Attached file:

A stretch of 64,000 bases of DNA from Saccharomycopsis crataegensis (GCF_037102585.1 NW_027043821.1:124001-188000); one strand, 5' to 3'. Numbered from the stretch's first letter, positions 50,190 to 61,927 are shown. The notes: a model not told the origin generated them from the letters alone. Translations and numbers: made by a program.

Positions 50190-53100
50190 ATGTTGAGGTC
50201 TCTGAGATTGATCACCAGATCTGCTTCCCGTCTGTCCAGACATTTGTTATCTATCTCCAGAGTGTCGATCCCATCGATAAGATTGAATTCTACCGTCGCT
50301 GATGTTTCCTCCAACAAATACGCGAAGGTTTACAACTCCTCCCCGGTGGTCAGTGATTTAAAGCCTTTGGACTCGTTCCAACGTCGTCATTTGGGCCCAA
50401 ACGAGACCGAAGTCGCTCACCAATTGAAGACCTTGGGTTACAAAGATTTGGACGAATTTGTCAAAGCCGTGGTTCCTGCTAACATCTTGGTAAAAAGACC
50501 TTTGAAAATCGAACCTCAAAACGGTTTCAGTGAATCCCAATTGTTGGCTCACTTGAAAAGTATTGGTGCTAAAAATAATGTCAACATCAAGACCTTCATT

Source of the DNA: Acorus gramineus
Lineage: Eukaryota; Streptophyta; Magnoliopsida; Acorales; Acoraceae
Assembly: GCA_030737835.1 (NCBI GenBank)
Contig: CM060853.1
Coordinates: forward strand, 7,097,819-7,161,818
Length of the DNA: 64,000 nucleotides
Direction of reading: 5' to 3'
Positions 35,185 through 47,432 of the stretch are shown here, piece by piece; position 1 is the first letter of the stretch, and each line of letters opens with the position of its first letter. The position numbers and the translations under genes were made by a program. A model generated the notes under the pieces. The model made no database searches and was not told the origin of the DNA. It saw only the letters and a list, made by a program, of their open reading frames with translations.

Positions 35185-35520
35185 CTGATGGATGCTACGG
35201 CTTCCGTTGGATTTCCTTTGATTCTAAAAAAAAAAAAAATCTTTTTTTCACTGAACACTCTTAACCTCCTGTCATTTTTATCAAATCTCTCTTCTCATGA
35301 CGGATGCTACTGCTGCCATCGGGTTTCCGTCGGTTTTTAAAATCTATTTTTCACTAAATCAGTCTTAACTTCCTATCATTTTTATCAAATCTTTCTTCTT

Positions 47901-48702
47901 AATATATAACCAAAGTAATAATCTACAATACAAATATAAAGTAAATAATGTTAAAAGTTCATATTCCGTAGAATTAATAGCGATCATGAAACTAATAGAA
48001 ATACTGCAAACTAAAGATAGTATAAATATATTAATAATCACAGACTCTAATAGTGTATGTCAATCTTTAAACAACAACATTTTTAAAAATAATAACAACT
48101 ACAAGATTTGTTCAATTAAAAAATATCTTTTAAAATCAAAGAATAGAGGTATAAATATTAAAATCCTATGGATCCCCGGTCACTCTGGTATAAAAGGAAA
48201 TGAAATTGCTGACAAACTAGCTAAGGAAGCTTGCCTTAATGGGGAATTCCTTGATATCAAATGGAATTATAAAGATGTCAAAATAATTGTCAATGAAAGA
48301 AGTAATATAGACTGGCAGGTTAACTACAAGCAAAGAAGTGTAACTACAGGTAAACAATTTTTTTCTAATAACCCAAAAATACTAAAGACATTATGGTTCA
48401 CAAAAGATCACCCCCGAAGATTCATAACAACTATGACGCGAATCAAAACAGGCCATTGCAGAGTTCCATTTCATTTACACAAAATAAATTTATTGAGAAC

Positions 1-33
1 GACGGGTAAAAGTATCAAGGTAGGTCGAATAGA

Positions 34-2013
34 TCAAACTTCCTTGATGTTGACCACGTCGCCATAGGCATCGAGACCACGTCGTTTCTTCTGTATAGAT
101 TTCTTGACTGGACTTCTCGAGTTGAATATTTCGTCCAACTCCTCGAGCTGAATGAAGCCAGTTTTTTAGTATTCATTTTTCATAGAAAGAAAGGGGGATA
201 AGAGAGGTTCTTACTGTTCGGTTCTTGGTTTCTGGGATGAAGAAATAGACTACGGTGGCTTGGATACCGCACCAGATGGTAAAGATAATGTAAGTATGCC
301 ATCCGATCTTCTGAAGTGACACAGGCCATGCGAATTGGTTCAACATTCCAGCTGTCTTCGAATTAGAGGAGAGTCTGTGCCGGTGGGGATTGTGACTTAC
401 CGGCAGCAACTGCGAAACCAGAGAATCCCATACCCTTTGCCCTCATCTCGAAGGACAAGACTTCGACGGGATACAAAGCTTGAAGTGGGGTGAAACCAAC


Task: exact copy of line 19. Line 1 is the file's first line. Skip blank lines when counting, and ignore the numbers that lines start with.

35301 CGGATGCTACTGCTGCCATCGGGTTTCCGTCGGTTTTTAAAATCTATTTTTCACTAAATCAGTCTTAACTTCCTATCATTTTTATCAAATCTTTCTTCTT